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envoy quits role as mediator in Burundi crisis

The U.N. special envoy to the Great Lakes region has quit his role facilitating talks between
rival factions in Burundi's political crisis but is staying on in his broader regional position,
according to a U.N. official on Thursday. This comes after the civic groups in Burundi rejected
the U.N.-appointed official, saying they doubt his neutrality.
Said Djinnit has hosted dialogue between the government, the ruling party, opposition
parties and civil society groups to try to resolve a row over President Pierre Nkurunziza's bid
for a third term, but notable progress was not reached so far.
A series of elections have been delayed by weeks of unrest and violent clashes between
police and protesters, plunging the nation into its worst crisis in a decade and alarming a
region which has a history of ethnic killing.
Djinnit has faced criticism from the opposition, who said he was biased towards the
government, a charge he dismissed.
He has just left his work as facilitator for the dialogue in Burundi," the spokesman for the
U.N. mission in Burundi, Vladimir Monteiro, said. "He remains the special envoy."
Monteiro did not give a reason and it was not immediately clear if the United Nations would
assign a new mediator.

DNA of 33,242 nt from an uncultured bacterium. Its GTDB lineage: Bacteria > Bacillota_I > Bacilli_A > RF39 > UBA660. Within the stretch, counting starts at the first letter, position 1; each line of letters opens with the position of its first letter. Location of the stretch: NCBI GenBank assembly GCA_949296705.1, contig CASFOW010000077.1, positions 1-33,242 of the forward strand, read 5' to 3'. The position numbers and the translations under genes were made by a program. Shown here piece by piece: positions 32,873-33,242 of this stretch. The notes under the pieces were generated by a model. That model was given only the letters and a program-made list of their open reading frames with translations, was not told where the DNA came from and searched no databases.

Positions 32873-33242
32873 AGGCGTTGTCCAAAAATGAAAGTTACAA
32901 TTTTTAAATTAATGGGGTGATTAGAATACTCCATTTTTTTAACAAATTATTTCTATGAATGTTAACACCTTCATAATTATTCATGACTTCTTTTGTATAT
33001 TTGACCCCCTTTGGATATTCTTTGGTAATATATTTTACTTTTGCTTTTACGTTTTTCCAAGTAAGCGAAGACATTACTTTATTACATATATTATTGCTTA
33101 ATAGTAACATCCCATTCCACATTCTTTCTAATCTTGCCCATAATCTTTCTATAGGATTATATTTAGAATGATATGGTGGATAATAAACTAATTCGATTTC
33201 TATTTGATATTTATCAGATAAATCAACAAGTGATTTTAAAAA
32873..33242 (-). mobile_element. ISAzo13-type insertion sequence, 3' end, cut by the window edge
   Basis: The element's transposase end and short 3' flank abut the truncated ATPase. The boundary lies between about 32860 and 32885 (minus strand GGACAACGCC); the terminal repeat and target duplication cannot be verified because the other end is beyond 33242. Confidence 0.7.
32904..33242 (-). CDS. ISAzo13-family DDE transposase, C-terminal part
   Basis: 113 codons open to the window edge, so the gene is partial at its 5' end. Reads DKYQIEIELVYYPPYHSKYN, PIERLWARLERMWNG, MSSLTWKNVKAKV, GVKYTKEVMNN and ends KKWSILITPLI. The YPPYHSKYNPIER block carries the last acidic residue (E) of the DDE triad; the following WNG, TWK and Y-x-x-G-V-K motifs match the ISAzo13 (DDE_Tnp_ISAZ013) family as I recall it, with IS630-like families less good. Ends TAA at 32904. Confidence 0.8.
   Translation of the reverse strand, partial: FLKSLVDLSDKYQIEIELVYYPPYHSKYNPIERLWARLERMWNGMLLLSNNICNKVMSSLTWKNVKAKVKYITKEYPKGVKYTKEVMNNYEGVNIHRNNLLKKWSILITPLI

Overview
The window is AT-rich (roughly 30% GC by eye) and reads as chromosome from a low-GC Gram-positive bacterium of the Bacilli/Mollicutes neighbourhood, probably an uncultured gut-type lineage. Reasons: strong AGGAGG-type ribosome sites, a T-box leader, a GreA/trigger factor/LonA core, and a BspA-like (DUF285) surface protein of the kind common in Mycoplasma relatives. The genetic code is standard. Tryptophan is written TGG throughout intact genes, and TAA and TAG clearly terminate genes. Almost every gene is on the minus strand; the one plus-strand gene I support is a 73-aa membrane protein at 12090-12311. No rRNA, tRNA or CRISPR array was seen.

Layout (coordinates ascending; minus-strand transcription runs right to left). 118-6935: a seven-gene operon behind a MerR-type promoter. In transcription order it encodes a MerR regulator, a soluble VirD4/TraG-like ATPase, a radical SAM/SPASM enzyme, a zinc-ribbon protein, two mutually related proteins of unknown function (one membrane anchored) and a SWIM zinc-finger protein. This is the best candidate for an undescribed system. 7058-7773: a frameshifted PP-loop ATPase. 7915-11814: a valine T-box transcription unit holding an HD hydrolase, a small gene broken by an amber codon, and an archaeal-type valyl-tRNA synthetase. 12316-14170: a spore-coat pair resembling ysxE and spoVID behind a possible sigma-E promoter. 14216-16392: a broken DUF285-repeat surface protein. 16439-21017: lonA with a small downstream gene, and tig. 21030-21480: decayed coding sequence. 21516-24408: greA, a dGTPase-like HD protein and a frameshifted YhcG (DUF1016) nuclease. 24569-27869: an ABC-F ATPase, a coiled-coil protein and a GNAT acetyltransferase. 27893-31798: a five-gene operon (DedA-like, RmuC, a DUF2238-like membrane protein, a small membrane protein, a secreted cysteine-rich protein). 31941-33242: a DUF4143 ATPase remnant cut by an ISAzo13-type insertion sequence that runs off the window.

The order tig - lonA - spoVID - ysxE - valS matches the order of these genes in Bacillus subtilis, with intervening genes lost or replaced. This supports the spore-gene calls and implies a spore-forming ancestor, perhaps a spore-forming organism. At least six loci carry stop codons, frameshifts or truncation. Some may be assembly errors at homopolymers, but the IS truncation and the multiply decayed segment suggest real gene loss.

Pierre Claver Mbonimpa, a leading rights activist here, told The Associated Press Tuesday
that several groups had written a joint letter to U.N. Secretary-General Ban Ki-moon
expressing opposition to the mediation role of Algerian diplomat Said Djinnit.
In a statement late on Wednesday which did not specifically mention that Djinnit was
quitting the facilitation role, the U.N. envoy thanked all the parties for their cooperation
"during the dialogue that he facilitated with impartiality".
Last week about 17 opposition groups wrote Ban saying they wanted Djinnit's removal, but a
spokesman for Ban said Djinnit's efforts to end Burundi's political crisis are fully supported.
Opponents of Nkurunziza say he is violating the constitution and a peace deal that ended an
ethnically charged civil war in 2005 by seeking a third term. The president cites a
constitutional court ruling saying he can run. The parliamentary vote will now take place on
June 26, followed by a presidential poll on July 15.
There is a big discrepancy between the official position stated by United Nation officials and
the local media press releases, which makes us wonder: what is the outcome of the U.N.
mission in a world that faces asymmetrical challenges? Is U.N. able to adapt to the latest
developments, and come up with positive results?